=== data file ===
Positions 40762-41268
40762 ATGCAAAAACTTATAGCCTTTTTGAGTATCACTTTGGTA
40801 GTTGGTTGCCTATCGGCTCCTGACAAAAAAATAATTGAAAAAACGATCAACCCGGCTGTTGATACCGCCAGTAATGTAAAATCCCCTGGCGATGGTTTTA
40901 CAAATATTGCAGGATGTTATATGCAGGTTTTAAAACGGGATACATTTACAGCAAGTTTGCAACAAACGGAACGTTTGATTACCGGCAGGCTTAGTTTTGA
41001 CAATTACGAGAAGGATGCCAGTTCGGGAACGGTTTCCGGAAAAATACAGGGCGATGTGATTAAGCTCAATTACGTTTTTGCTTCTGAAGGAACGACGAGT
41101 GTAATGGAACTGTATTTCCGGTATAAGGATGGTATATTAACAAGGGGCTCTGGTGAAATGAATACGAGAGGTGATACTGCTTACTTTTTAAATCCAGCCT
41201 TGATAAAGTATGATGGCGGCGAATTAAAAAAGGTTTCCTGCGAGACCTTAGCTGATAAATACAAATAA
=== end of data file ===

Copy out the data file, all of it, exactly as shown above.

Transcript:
Positions 40762-41268
40762 ATGCAAAAACTTATAGCCTTTTTGAGTATCACTTTGGTA
40801 GTTGGTTGCCTATCGGCTCCTGACAAAAAAATAATTGAAAAAACGATCAACCCGGCTGTTGATACCGCCAGTAATGTAAAATCCCCTGGCGATGGTTTTA
40901 CAAATATTGCAGGATGTTATATGCAGGTTTTAAAACGGGATACATTTACAGCAAGTTTGCAACAAACGGAACGTTTGATTACCGGCAGGCTTAGTTTTGA
41001 CAATTACGAGAAGGATGCCAGTTCGGGAACGGTTTCCGGAAAAATACAGGGCGATGTGATTAAGCTCAATTACGTTTTTGCTTCTGAAGGAACGACGAGT
41101 GTAATGGAACTGTATTTCCGGTATAAGGATGGTATATTAACAAGGGGCTCTGGTGAAATGAATACGAGAGGTGATACTGCTTACTTTTTAAATCCAGCCT
41201 TGATAAAGTATGATGGCGGCGAATTAAAAAAGGTTTCCTGCGAGACCTTAGCTGATAAATACAAATAA